CHICAGO — —
"This is an emergency," Quinn said after the signing. "Just listening to some of these folks on that committee, they've spent more time complaining about the deadline than they should in my opinion spend time doing the work of getting pension reform."
The Chicago Democrat also threatened that any bill that lawmakers send him that's "piecemeal or insufficient or inadequate" will be vetoed. He said any plan must fully fund the pension system.
Several members of the committee said it was more important to come up with an actuarially sound plan than meet quickly approaching Quinn's deadline and that they wouldn't be wedded to either the Cullerton or Madigan plans.
Rep. Elaine Nekritz, a Northbrook Democrat who has been involved in pension talks for years, said the committee was a chance to set a "factual foundation" and if Quinn wanted the group to meet earlier, he should have instructed them to do so.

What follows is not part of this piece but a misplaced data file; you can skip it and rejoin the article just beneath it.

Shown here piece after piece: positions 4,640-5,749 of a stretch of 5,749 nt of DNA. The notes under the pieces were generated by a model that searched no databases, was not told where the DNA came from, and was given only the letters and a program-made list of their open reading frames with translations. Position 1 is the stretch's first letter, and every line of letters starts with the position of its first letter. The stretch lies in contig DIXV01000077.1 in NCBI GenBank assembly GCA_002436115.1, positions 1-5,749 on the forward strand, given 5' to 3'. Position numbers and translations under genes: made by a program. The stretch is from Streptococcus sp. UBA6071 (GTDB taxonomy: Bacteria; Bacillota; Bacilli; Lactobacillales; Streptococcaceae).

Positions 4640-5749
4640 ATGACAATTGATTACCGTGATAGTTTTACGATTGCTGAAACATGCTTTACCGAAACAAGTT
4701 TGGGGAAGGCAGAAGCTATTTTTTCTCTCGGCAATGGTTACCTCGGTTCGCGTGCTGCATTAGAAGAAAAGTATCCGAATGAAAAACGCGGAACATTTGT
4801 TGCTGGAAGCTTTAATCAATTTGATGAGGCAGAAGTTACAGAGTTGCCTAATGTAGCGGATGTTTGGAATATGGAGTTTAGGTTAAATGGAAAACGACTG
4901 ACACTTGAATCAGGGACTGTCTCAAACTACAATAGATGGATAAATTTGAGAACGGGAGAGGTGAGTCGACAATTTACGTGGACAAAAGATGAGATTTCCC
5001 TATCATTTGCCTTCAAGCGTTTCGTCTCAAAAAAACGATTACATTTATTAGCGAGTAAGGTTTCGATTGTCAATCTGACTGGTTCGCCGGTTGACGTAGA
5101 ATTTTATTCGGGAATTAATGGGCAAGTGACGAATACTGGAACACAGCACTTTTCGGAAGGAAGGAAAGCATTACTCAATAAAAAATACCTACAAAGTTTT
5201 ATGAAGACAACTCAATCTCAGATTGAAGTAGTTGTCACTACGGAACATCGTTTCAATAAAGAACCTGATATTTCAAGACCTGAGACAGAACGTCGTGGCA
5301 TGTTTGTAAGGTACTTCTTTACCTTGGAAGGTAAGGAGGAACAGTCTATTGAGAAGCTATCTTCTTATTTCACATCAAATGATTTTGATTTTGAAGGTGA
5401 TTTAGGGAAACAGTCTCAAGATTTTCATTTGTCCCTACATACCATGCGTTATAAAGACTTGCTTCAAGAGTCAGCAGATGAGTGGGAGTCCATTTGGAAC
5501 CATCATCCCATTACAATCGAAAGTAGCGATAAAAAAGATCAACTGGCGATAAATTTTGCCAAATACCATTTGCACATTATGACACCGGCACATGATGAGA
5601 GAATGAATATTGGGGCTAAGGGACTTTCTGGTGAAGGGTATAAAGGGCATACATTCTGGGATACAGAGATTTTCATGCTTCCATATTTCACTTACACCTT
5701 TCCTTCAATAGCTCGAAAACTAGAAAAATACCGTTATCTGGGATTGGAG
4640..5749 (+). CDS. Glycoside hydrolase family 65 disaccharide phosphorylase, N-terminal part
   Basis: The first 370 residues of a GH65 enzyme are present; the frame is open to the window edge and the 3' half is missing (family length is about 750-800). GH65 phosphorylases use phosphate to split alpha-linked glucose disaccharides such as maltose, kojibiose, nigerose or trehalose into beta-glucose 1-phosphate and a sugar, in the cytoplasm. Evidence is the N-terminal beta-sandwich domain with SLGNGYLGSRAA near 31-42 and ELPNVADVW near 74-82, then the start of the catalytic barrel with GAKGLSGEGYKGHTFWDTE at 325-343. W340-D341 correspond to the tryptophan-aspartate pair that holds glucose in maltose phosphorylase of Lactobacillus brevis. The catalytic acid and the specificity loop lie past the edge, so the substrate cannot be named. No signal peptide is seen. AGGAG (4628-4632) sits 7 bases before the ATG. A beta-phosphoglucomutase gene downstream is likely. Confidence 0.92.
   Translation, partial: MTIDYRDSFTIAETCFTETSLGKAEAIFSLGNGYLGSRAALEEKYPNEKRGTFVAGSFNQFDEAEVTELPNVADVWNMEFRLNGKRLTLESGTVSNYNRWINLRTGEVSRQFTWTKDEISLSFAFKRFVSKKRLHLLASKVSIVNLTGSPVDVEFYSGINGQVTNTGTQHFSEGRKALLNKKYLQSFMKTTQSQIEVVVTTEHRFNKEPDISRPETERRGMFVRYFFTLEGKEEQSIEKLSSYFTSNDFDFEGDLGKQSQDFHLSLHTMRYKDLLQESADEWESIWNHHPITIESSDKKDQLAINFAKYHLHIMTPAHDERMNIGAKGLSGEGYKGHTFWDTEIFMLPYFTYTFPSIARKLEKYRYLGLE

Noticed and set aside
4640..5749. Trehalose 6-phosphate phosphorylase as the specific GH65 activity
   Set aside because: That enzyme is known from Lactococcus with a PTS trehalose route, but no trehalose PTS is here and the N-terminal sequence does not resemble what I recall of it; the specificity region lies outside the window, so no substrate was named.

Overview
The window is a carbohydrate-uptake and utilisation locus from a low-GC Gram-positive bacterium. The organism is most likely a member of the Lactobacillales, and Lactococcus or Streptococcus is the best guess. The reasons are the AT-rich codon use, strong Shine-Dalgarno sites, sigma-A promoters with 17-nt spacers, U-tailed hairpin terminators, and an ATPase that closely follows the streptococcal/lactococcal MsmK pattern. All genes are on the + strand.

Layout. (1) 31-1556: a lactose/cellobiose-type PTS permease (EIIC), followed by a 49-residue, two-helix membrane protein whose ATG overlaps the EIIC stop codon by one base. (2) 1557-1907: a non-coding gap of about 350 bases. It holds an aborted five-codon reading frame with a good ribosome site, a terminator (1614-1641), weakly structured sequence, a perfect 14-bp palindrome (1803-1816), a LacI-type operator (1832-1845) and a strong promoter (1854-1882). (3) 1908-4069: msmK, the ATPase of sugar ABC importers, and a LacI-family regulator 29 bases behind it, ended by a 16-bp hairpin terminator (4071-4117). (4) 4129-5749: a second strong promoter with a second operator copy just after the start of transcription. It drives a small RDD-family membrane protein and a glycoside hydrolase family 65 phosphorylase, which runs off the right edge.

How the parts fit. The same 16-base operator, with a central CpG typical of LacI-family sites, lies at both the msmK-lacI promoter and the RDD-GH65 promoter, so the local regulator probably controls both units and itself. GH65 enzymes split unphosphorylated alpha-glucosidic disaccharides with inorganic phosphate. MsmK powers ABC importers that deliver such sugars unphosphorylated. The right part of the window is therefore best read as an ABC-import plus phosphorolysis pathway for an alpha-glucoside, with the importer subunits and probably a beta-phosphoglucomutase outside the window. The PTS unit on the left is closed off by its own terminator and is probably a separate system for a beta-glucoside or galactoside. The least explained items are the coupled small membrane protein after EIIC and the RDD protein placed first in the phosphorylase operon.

"I hope we can hear from folks who are willing to help us get beyond that and not retreat back to our respective corners," she told committee members. "We need to be cognizant of the urgency of that and still change our mindsets, and that's not easy to do."
She and others said it was encouraging to see lawmakers on both sides at the same table, at least listening to the issues — something they said might finally lead to a solution after years of inaction. The committee has six Democrats and four Republicans.
State Sen. Matt Murphy, a Palatine Republican, said he thought Quinn's deadline was reasonable.
Illinois has roughly $98 billion in unfunded pension liability because legislators skipped or shorted payments to state retirement funds for years. While no one disagrees that it's the state's most pressing problem, lawmakers adjourned the spring legislative session again last month without a deal, making it the fifth time in a year that they've left town without solving the problem.